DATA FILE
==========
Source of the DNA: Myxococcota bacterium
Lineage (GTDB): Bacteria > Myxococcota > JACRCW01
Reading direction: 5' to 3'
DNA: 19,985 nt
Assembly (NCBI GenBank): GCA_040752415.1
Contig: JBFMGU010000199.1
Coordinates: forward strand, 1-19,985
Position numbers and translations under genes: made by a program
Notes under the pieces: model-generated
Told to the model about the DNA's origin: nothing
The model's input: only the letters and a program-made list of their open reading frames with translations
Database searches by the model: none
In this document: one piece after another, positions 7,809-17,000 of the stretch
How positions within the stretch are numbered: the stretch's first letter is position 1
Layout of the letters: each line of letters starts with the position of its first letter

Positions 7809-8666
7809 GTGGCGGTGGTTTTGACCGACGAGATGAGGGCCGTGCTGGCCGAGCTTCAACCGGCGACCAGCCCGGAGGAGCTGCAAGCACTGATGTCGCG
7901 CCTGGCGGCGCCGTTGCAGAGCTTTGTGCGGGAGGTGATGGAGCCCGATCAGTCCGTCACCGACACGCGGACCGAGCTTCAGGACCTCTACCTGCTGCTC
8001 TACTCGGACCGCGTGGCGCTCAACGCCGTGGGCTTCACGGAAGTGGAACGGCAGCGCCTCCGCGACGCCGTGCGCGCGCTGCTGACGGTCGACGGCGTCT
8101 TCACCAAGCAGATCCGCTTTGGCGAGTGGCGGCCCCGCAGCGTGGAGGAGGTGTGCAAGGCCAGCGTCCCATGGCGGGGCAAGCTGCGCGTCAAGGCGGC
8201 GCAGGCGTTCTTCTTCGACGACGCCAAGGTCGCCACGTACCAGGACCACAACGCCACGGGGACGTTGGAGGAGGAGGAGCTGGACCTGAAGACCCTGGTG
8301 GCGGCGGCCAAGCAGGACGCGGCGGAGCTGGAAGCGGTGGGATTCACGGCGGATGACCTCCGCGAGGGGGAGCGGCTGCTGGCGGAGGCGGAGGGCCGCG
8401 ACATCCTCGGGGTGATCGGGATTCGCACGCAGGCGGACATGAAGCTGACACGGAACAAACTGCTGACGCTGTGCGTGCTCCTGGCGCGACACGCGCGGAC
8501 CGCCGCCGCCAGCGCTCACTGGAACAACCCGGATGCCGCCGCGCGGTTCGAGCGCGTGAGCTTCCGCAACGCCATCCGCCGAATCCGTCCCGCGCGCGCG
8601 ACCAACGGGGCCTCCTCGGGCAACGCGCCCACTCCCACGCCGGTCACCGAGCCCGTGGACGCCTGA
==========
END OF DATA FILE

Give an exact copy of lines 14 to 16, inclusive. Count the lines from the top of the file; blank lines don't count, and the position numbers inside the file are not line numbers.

How positions within the stretch are numbered: the stretch's first letter is position 1
Layout of the letters: each line of letters starts with the position of its first letter

Positions 7809-8666